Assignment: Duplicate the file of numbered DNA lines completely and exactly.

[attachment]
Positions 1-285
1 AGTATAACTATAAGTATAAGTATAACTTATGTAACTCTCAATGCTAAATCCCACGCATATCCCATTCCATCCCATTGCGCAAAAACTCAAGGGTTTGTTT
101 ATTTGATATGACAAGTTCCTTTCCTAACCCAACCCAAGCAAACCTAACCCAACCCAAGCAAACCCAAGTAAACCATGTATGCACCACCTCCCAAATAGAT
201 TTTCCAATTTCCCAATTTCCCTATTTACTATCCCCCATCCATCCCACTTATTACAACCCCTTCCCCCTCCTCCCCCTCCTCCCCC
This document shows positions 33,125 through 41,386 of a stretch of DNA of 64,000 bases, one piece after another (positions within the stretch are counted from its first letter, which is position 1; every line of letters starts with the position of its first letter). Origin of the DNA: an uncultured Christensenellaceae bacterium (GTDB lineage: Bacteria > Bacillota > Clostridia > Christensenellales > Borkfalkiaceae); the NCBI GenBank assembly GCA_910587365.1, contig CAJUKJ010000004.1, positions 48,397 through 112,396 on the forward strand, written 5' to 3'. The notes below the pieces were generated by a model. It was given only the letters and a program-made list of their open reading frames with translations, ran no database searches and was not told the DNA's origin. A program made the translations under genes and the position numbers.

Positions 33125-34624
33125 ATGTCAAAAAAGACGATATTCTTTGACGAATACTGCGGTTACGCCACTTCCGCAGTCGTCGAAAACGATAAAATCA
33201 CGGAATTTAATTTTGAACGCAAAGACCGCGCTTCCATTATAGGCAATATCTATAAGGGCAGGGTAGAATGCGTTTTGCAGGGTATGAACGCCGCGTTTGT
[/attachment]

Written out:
Positions 1-285
1 AGTATAACTATAAGTATAAGTATAACTTATGTAACTCTCAATGCTAAATCCCACGCATATCCCATTCCATCCCATTGCGCAAAAACTCAAGGGTTTGTTT
101 ATTTGATATGACAAGTTCCTTTCCTAACCCAACCCAAGCAAACCTAACCCAACCCAAGCAAACCCAAGTAAACCATGTATGCACCACCTCCCAAATAGAT
201 TTTCCAATTTCCCAATTTCCCTATTTACTATCCCCCATCCATCCCACTTATTACAACCCCTTCCCCCTCCTCCCCCTCCTCCCCC
This document shows positions 33,125 through 41,386 of a stretch of DNA of 64,000 bases, one piece after another (positions within the stretch are counted from its first letter, which is position 1; every line of letters starts with the position of its first letter). Origin of the DNA: an uncultured Christensenellaceae bacterium (GTDB lineage: Bacteria > Bacillota > Clostridia > Christensenellales > Borkfalkiaceae); the NCBI GenBank assembly GCA_910587365.1, contig CAJUKJ010000004.1, positions 48,397 through 112,396 on the forward strand, written 5' to 3'. The notes below the pieces were generated by a model. It was given only the letters and a program-made list of their open reading frames with translations, ran no database searches and was not told the DNA's origin. A program made the translations under genes and the position numbers.

Positions 33125-34624
33125 ATGTCAAAAAAGACGATATTCTTTGACGAATACTGCGGTTACGCCACTTCCGCAGTCGTCGAAAACGATAAAATCA
33201 CGGAATTTAATTTTGAACGCAAAGACCGCGCTTCCATTATAGGCAATATCTATAAGGGCAGGGTAGAATGCGTTTTGCAGGGTATGAACGCCGCGTTTGT